If you have a certain kind of blood or skin cancer, your doctor might suggest Hydrea as a treatment option for you. It’s a prescription drug used to treat the following conditions in adults:
- chronic myeloid leukemia that did not get better with other treatments
- squamous cell cancer of the head and neck (but not the lips):
- that’s spread outside the area where it started
- that’s also being treated with chemotherapy (traditional drugs used to treat cancer) and radiation therapy
The active ingredient in Hydrea is hydroxyurea. An active ingredient is what makes a drug work.
Hydrea comes as a capsule you swallow. It belongs to a group of cancer drugs called antimetabolites.
This article describes the dosages of Hydrea, as well as its strength and how to take it. To learn more about Hydrea, see this in-depth article.
The chart below highlights the basics of Hydrea’s dosage. Be sure to read on for more detail.
|Hydrea form||Hydrea strength||Hydrea usual dosage|
|capsule||500 milligrams (mg)||dosage is individualized based on weight and certain other factors|
Note: Please keep in mind that this article covers information about Hydrea, which is provided by the drug’s manufacturer. But always follow the dosing instructions your doctor prescribes.
Information on how Hydrea dosage is determined for its approved uses is described below.
What is Hydrea’s form?
Hydrea comes as a capsule you swallow whole.
What strength does Hydrea come in?
Hydrea comes in 500-milligram (mg) capsules.
What are the usual dosages of Hydrea?
The information below describes how your doctor will determine the best dosage of Hydrea to fit your needs.
Dosage for chronic myeloid leukemia
The manufacturer has not given a specific Hydrea dosage recommendation for chronic myeloid leukemia. The dosage is individualized based on certain factors. These include:
- your body weight
- the severity of your condition
- if you have kidney problems
- if you’re age 65 years or older
Dosage for head and neck skin cancer
Hydrea is prescribed together with chemotherapy (traditional drugs used to treat cancer) and radiation therapy when treating squamous cell cancer of the head and neck. A specific dosage hasn’t been given by the manufacturer for this purpose. The dosage is individualized, based on factors such as:
- your body weight
- the severity of your condition
- your kidney function
- if you’re age 65 years or older
Is Hydrea prescribed long term?
Yes, Hydrea is usually prescribed as a long-term treatment. If you and your doctor determine that Hydrea is safe and effective for you, you’ll likely take it long term.
Older adults may be more sensitive to Hydrea. Your doctor may start you taking a lower dose if you’re age 65 years or older.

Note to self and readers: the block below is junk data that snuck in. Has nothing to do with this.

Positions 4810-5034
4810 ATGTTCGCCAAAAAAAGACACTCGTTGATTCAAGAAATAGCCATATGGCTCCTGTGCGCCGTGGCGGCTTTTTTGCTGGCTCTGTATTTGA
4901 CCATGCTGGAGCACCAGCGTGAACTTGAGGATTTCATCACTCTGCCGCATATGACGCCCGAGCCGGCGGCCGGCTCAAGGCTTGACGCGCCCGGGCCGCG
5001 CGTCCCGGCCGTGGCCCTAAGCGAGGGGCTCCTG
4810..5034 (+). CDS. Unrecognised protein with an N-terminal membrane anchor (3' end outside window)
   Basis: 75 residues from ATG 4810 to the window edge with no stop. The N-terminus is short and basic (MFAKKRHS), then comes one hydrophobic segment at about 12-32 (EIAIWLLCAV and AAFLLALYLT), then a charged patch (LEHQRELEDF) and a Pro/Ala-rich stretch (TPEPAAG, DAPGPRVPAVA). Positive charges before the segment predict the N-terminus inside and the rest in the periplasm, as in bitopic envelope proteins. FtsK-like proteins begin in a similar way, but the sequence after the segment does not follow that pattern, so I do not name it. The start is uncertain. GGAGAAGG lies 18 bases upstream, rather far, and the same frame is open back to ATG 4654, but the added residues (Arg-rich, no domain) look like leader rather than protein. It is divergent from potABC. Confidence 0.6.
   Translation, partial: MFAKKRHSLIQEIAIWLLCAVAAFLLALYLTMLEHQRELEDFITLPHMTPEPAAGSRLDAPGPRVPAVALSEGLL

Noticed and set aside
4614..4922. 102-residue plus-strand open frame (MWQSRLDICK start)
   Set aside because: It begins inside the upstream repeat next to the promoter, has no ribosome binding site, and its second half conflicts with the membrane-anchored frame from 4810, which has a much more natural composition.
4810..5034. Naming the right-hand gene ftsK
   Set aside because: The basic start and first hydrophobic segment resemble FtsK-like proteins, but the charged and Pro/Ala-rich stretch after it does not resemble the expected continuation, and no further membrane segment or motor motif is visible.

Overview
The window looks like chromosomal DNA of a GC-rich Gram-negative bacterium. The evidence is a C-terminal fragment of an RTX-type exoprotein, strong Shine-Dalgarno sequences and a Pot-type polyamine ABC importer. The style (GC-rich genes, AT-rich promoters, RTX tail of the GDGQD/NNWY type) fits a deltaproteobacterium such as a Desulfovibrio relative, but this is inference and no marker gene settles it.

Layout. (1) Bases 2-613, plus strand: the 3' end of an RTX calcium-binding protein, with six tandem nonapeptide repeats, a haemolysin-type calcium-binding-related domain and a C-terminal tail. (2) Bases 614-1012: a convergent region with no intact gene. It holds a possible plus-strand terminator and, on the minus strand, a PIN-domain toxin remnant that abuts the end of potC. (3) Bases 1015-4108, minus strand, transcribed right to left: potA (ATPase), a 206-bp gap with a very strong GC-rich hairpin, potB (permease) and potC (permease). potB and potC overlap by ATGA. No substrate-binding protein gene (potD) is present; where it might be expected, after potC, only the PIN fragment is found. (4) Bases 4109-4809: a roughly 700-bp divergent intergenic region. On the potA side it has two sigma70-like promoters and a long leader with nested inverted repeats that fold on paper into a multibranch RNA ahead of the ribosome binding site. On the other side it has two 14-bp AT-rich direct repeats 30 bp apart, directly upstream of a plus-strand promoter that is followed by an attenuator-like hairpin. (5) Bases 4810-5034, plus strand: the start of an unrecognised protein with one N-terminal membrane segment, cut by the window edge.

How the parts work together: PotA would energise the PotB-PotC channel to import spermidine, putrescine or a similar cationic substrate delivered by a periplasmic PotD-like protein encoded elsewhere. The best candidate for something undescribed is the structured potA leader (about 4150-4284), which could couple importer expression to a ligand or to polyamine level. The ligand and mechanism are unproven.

Also, if you have kidney problems, your dosage of Hydrea will likely be lower. Your doctor will adjust your dosage to one that’s right for you.
Below are answers to some common questions about Hydrea dosing.
Can I take 1,000 mg of Hydrea for my cancer? What is the maximum dose I can take?
Your doctor may determine that a Hydrea dosage of 1,000 milligrams (mg) is right for you. Your dosage of Hydrea is based on your body weight. Other factors also affect your dosage, such as if you’re age 65 years or older or have kidney problems.
The manufacturer doesn’t provide a recommendation for a maximum dose of Hydrea. Your doctor will consider your condition and other factors to determine the right dose for you.
I have kidney problems. Will this affect my dosage of Hydrea?
Yes, if you have kidney problems, your doctor will likely start you taking a lower dose of Hydrea. Renal dosing is when a drug’s dosage is adjusted for kidney disease. (“Renal” means relating to the kidneys.)
If you have kidney disease, your kidneys may not be able to remove a drug from your body quickly enough. This can lead to having too much of the drug in your body, which can increase your risk of side effects. Your doctor will perform some tests to determine how well your kidneys are working. They will then prescribe the dosage that’s right for you.
Depending on the severity of your kidney disease, your doctor may reduce your Hydrea dose by 50%.
If you develop kidney problems while taking Hydrea, your doctor will likely lower your dose.
The dosage of Hydrea you’re prescribed may depend on several factors. These include:
- the kind and severity of the condition you’re taking Hydrea to treat
- your age
- your weight
- how your body responds to treatment
- other conditions you may have (see “Dosage adjustments” under “What is Hydrea’s dosage?”)
Hydrea capsules should be swallowed whole. Do not chew or break open the capsules. Hydrea is cytotoxic (harmful to living cells), so it can be dangerous if you open the capsule.